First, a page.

About the Photographs
Birds have been part of my everyday life since I was a little girl. I love everything about them, most especially their intelligence, beauty and song. My close tie to birds is about as difficult to describe as my need to make photographs. It is a need rather than a want, and my passion for making art is part of my being, perhaps what I was meant to do.
I wasn't planning on seeing the mansion the day I did, it was happenstance, a generous offer to venture inside a house originally built around the time of the American Revolution. Not much was yet restored to its original glory. I was drawn to one room decorated with fantastic Chinoiserie style wallpaper covered with hand-painted florals and intensely hued exotic birds. From the moment I stepped into that room I couldn't stop thinking about the birds. That same day the concept for Oiseaux Vigilants, A Suburban Fairytale took shape.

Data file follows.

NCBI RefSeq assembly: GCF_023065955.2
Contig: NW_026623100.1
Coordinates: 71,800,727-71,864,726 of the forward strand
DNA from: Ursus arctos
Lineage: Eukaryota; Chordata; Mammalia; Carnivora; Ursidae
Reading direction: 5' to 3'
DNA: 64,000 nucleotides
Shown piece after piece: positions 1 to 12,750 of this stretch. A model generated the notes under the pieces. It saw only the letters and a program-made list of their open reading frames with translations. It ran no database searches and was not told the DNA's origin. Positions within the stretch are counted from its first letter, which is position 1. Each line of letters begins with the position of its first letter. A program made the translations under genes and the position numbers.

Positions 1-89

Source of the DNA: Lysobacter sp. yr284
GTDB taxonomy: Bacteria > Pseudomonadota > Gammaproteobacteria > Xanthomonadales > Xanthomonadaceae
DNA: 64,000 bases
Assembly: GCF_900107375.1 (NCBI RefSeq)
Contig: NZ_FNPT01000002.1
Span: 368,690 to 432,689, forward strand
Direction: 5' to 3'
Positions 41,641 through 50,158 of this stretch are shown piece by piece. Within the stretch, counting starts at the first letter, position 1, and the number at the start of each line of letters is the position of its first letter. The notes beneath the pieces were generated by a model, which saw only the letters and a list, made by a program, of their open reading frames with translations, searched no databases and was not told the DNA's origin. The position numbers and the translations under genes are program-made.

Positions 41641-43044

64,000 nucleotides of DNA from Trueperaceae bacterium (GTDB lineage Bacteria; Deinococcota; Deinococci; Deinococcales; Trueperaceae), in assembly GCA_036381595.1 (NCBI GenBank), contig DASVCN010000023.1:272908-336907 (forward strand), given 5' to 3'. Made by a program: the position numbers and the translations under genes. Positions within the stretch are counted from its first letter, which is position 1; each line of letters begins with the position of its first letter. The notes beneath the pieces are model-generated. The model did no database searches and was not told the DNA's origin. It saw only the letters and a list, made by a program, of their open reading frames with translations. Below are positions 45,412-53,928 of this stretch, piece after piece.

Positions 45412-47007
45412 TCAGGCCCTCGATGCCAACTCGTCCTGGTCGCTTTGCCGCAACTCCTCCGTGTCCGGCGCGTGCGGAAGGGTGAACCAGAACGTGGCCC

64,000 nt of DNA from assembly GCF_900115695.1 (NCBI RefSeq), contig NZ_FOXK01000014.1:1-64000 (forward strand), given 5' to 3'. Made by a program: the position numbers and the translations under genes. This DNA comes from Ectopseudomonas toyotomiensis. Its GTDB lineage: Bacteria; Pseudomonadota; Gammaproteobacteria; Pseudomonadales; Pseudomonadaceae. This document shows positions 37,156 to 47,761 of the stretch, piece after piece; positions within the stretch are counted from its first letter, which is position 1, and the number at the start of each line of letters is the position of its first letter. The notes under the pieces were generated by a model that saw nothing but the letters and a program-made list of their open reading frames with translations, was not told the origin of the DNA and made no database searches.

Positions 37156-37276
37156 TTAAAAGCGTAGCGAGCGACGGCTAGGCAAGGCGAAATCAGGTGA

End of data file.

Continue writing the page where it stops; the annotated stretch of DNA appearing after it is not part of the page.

This painted flock flaunts their independence and quirky personalities. A virtual volary of more than 40 fantastic birds, they quickly communicated their desires and intentions to me. Fully fledged, they wait until the sun goes down to flee precarious roosts, to venture through abandoned rooms and cavort with things from the past.
About the Book
When artists collaborate, exciting things happen. When Lydia Gnau agreed to pen a story about the girl and the birds, I had no idea what would come of it, and how the narrative would unfold. Lydia embraced the photographs and developed a tale that resounded with empathy, truth and desire. Through her words, the fairytale comes alive, evolves and eventually takes flight. To possess the talent to express emotions about a group of still pictures using words is enviable. To tie those words together into a cohesive tale is a delightful gift.
Creativity comes from many places—a chance meeting, perhaps a spark of an idea might take on a life of its own—this is the way an artist lives and thinks, always moving forward, discovering and uncovering hidden meaning. It's wonderful really, and often hard to explain—the joy of creating art.
—Wendy Erickson, March 2012